ATLANTA PharmaCentra, a marketing firm that provides customized healthcare management programs for the pharmaceutical industry, will be partnering up with two schools to increase glaucoma patients’ treatment compliance.
The Atlanta-based company will be teaming up with the Rollins School of Public Health, and the Department of Ophthalmology at the School of Medicine at Emory University to determine if new technology increases a patient’s likelihood to adhere to their treatment routine.
The study, which will begin in 2008, is funded by the National Institutes of Health’s National Eye Institute, will assess the efficacy of the WellTouch system, which provides glaucoma patients with customized print materials and interactive telephone messages to assure their medical routines are being followed. A total of 250 patients will be participating in the study.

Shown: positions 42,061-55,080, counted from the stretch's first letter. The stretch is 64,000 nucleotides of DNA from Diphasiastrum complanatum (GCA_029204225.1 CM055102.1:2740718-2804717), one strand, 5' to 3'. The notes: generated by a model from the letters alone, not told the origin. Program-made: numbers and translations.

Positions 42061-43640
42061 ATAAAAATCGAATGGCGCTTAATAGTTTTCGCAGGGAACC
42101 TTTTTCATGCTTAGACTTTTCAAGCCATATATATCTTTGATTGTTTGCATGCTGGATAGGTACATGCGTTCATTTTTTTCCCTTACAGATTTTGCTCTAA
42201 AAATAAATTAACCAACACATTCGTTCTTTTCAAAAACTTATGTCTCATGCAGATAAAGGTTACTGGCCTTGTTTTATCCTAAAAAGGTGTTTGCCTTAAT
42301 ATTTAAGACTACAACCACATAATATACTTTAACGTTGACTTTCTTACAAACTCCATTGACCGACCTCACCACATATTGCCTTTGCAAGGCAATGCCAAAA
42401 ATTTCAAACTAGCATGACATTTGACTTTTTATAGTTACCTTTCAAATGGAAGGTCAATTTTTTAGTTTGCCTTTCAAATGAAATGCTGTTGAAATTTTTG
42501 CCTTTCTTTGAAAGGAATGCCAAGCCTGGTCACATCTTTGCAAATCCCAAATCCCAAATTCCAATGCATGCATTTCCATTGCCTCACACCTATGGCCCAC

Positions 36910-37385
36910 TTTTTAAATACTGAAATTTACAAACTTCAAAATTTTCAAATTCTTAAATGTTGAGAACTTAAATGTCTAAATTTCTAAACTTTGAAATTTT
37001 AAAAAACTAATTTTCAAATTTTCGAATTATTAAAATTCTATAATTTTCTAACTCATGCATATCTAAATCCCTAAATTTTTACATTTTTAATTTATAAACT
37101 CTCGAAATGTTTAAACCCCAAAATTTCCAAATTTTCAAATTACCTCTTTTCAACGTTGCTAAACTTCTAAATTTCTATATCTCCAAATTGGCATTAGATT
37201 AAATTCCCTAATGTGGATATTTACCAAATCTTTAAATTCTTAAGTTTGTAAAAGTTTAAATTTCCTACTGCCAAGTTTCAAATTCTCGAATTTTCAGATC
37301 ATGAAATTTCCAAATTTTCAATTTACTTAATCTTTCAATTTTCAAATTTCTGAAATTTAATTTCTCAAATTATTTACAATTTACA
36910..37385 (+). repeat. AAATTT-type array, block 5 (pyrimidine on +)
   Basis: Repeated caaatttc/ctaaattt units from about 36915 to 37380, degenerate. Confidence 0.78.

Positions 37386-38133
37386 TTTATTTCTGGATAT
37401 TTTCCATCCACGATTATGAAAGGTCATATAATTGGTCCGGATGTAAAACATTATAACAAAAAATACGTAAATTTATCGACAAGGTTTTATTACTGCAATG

Study partakers will be interviewed every six months over an 18-month time period to gather data that will help verify treatment compliance related to prescription refills, keeping appointments, and medication consumption.
Throughout this study, investigators will be able to track patient progress and monitor their level of compliance, and also, measure the cost-effectiveness of the program as well.
Nearly 30% of all patients stop taking prescribed medication within the first few months of treatment, PharmaCentra said. Glaucoma patients who stop treatment are at a high risk of going blind. Reasons for noncompliance can range from forgetfulness to difficulty administering eye drops.
“Our goal is to identify the causes of patients’ noncompliance with glaucoma treatment and then to provide an individually tailored, low cost and effective intervention to improve compliance,” said Dr. Karen Glanz, principal investigator on the project and professor at the Rollins School of Public Health.